Although there’s not much dialogue in the passage, the shepherds indeed talked. A lot. And they didn’t wait to share with the other residents of Bethlehem until they had returned the sheep to the surrounding hills and gotten some sleep. They immediately went around the city letting people know that Emmanuel—God-with-us, God incarnate—was born!

Of all the characters in the story of the first Christmas, the shepherds fascinate me the most. They are nameless, poor and stinky herders of sheep who live with their animals in the fields. They have no town or address to call home. By their own existence, they are flouting the emperor’s decree that everyone living under Roman occupation should be properly documented and taxed. And yet, these lowly folks are the ones who are chosen to receive and spread world changing good news across the land. As one commentary observes:[2]

(The shepherds) are the ones who receive the strange, tantalizing directions for finding the unfindable boy.  The unregistered shepherds told of the unregistered savior in the city of David (David, that shepherd!) – and so they go to him, to find him and admire him and pay him their respects.  He’s one of us! they say to each other.  He lives beyond the empire’s dominion!  He sleeps with the creatures! He lies in a manger!

And then, the coup de grace: the nameless shepherds issue their own public pronouncement, their counter-decree, passing on to all what the angels proclaimed to them: “Good news of great joy for all people; for unto you is born this day in the city of David a savior!

The emperor says, “All the world!”  The shepherds say, “for all people.”  Two decrees, together establishing the central dramatic tension of Christmas. 

The shepherds are a reminder to us that God doesn’t choose the brightest and the best and the cleanest and most wealthy to share the good news. God choose ordinary human beings, regardless of their flaws and particularly those who are marginalized, to announce God’s arrival. A birth and life—divine Love in the flesh—that shakes and rattles the earthly kingdoms to their core, disturbing the oppressive powers and corrupt systems threating to tear apart God’s world.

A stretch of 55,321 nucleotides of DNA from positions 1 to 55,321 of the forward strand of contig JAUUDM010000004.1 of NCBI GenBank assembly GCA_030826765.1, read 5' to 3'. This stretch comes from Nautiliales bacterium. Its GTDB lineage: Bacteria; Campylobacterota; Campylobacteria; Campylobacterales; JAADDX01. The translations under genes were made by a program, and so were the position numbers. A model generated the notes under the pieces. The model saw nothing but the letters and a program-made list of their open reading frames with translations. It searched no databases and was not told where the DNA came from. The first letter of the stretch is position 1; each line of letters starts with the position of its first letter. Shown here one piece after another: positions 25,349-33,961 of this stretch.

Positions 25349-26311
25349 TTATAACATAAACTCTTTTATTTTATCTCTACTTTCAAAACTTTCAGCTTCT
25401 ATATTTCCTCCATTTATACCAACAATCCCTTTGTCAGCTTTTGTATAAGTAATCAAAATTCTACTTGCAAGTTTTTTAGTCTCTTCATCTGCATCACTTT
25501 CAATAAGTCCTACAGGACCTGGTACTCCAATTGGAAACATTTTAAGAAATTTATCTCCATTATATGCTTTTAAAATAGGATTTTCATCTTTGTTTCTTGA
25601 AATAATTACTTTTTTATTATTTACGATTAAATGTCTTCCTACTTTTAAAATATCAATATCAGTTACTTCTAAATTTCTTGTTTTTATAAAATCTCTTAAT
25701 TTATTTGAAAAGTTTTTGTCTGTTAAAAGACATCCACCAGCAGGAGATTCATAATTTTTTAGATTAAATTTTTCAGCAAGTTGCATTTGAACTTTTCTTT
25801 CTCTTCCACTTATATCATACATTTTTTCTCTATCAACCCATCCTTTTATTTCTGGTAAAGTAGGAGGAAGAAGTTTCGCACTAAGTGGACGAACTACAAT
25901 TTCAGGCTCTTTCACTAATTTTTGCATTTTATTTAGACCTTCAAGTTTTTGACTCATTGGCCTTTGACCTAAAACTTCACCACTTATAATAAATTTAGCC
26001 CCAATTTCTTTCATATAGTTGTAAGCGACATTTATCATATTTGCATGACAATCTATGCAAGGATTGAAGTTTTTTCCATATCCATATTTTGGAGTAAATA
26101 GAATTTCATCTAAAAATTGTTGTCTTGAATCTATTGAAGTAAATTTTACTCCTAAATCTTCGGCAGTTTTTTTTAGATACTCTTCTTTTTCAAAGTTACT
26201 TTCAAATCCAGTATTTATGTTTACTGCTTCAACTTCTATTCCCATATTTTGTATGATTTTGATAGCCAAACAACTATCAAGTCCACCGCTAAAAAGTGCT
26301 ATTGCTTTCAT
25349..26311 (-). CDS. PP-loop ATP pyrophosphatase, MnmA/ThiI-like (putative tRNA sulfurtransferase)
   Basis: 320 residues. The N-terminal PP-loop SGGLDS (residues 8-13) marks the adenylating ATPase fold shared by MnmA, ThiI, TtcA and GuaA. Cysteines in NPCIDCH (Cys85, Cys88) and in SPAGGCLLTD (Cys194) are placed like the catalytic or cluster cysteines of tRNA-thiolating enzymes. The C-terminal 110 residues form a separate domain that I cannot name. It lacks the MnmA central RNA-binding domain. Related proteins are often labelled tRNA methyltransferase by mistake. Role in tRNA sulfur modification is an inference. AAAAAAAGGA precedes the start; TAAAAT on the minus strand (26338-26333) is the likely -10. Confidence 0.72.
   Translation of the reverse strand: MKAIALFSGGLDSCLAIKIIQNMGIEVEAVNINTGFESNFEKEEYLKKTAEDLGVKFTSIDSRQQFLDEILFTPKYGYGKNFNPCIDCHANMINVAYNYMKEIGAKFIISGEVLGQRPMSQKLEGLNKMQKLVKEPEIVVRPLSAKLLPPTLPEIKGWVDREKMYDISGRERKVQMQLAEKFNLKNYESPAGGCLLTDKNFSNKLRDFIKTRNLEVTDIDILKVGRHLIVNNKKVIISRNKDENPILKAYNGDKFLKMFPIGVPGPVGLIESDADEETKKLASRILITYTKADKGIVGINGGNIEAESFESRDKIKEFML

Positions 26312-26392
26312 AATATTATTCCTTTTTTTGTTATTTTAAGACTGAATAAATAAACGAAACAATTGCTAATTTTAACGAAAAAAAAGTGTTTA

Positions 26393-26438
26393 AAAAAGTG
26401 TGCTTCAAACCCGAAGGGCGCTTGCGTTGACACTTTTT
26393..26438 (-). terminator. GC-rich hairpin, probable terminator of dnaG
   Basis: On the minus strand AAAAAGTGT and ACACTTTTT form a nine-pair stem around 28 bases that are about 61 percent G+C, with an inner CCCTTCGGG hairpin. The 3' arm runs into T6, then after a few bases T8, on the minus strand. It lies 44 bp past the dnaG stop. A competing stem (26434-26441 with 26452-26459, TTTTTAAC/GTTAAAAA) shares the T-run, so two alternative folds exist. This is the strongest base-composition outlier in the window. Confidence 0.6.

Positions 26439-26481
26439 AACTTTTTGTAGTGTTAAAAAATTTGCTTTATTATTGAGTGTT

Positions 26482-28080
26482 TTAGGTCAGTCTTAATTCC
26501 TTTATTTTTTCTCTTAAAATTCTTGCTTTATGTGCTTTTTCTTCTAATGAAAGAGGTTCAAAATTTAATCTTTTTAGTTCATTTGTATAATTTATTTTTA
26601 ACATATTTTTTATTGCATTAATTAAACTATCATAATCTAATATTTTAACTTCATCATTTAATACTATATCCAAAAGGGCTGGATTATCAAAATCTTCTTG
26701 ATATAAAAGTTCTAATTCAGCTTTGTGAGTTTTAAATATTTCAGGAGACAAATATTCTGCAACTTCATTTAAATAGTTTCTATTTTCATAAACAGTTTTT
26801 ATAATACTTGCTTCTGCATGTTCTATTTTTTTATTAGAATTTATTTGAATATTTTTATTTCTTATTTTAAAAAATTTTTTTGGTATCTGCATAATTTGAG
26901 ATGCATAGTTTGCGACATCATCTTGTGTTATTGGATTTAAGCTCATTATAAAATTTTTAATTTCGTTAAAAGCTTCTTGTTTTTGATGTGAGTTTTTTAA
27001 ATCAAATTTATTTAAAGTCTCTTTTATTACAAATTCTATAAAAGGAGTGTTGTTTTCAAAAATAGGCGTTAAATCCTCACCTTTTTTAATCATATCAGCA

This silent and holy night of which the shepherds are immersed makes Emperor Caesar Augustus and King Herod quake with fear on their thrones. Their anger and violent lust for power is no match for the good news that God comes to “lift up the lowly, honor the unregistered, to privilege the underprivileged and to oppose every imperial attempt, yesterday and today, to control, extract, and hoard the blessings of creation.”

Photo Credit: A Charlie Brown Christmas by Charles Schultz, CBS Television, 1965

Recall how in the TV special, Charlie Brown, who depressed by all the commercialism of the holiday and the droopy Christmas tree he bought, cries out, “Isn’t there anyone who knows what Christmas is all about?!?” In response, Linus says, “Sure, Charlie Brown, I can tell you what Christmas is all about” [3]before proceeding to the center of the stage where the Peanuts have been practicing, unsuccessfully, the Nativity play. And then, Linus recites Luke 2:8-14.